One thing that’s often missing in children’s stories

Last week I met a school friend I had not seen in forty years.

Yep. You read that right.

Forty years.

Do you know how much people change in forty years?

Not much at all, really.

Maybe our outward appearance gets tweaked and polished and tumbled and knocked about.

But our essence remains the same. I immediately noticed that what made us friends in the first place was still there. That innate understanding. That kindred connection. That shared sense of humour and irreverence and ‘groundedness’.

Our friendship began in primary school. We lived in the country. Farms and sheep, kelpies, crops and mice plagues featured heavily in our lives.

And so did Enid Blyton.

We spoke at length about this. About our love of Enid and the Famous Five. About our rough and tumble, freewheeling, unchartered childhoods.

We recalled occasions when our parents would drop us off at someone’s farm and leave us there.

Alone.

For a few days…

We RELISHED the freedom.

The dangers were obvious but rarely taken seriously (this was way before mobile phones were even thought of, so when I say we were on our own, we really were ON OUR OWN).

This sort of ‘let’s go camping at the ripe old age of 10’ might not happen these days.

But it was par for the course back then.

And those experiences have heavily influenced my writing.

We laughed, my friend and I, when I explained that what makes my Truly Tan stories ‘exotic’ is that the kids, the characters, have freedom. For the main part, their lives are unplanned, unscheduled and, often, unsupervised.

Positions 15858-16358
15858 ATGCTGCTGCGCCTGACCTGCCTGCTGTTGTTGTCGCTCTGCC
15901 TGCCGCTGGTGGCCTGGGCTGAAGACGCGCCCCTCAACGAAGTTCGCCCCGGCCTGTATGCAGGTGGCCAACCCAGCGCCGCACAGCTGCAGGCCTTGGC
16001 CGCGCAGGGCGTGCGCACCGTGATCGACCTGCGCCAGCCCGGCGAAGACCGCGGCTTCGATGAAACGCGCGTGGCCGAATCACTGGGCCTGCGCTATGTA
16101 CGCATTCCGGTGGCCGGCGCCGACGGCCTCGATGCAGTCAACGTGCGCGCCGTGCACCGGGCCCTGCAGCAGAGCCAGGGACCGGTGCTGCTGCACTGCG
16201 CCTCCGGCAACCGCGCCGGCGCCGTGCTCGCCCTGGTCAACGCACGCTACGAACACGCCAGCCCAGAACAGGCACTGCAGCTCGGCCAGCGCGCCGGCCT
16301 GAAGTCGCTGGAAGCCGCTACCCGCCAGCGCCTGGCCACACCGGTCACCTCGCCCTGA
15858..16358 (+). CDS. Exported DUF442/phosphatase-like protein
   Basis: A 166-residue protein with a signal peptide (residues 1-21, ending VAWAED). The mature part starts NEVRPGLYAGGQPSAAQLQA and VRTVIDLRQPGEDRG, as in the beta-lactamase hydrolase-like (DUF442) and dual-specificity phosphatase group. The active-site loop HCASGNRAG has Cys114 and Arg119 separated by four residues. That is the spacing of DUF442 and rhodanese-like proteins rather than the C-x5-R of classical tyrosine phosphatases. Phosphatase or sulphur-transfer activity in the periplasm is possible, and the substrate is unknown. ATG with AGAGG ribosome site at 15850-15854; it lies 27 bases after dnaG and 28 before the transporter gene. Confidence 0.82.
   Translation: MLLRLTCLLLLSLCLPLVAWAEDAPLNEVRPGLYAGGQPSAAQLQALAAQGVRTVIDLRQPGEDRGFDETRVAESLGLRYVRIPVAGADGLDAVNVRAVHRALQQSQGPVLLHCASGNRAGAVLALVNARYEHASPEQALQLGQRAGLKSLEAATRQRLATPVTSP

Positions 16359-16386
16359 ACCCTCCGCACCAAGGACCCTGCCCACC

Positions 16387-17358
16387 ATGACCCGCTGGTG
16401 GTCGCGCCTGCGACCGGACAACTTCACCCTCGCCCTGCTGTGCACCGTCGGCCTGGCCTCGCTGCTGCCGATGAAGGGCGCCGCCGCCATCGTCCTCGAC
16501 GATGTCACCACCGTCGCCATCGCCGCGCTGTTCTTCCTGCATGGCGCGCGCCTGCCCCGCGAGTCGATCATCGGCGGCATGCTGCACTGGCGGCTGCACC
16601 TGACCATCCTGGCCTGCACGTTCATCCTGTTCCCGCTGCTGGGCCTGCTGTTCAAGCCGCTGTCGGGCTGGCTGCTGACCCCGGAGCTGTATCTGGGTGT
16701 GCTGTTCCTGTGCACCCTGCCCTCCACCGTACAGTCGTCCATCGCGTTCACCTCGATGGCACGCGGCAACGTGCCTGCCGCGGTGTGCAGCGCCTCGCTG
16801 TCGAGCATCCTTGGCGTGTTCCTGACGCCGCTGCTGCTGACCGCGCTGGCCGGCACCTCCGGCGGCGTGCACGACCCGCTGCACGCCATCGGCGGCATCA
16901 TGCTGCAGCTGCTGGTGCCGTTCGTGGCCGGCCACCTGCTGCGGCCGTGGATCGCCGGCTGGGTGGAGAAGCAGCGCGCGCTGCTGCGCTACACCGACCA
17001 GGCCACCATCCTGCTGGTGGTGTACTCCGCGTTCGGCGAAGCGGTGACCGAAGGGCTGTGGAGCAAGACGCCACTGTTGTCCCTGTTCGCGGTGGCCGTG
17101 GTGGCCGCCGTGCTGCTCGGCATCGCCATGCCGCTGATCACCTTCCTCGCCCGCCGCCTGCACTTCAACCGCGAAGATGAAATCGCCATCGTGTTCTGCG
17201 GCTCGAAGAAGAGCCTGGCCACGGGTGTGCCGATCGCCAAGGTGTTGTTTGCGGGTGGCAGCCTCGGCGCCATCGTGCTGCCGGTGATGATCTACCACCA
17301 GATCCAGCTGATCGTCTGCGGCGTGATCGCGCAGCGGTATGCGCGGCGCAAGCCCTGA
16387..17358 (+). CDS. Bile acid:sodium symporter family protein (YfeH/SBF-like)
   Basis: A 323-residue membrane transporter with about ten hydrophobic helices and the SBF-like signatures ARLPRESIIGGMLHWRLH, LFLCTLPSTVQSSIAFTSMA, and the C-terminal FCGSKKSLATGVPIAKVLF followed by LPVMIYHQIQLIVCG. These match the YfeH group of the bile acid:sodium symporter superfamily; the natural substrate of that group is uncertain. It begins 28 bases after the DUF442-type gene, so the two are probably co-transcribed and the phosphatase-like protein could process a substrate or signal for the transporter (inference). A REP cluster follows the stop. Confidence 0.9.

These days, the freedom I bestow on my characters, this pale but nonetheless unconventional version of the freedom we took for granted as kids, is what constitutes fiction and, well, high jinx.

A child at a school visit asked me to write a story called Truly Tan: Trapped. Clearly that child wanted to see how Tan would rise to such a challenge. Me too! So I said yes and I wrote the book. It’s book 6 in the series. Published by HarperCollins, illustrated by Claire Robertson

If you inject your stories with a sense of freedom, grant your characters autonomy, it can make your stories unique. Especially by today’s standards. Freedom is enticing and invigorating. It demands of our characters resourcefulness and an aptitude for survival. It is also a great source of comfort (and hope) to today’s modern child.

Take off your parenting hat when writing for children. Just put it aside and see what happens to your story, your characters, your delicious world of make believe.

Grant yourself the freedom to create—freely.

Do it for you, your characters and for your reader.

If your story is dragging or lacklustre, ask yourself, am I being too timid here? Am I acting like a parent rather than a storyteller?

Ask yourself, what would Enid do?

Have an adventure. See what happens. I dare you…

Jen xo

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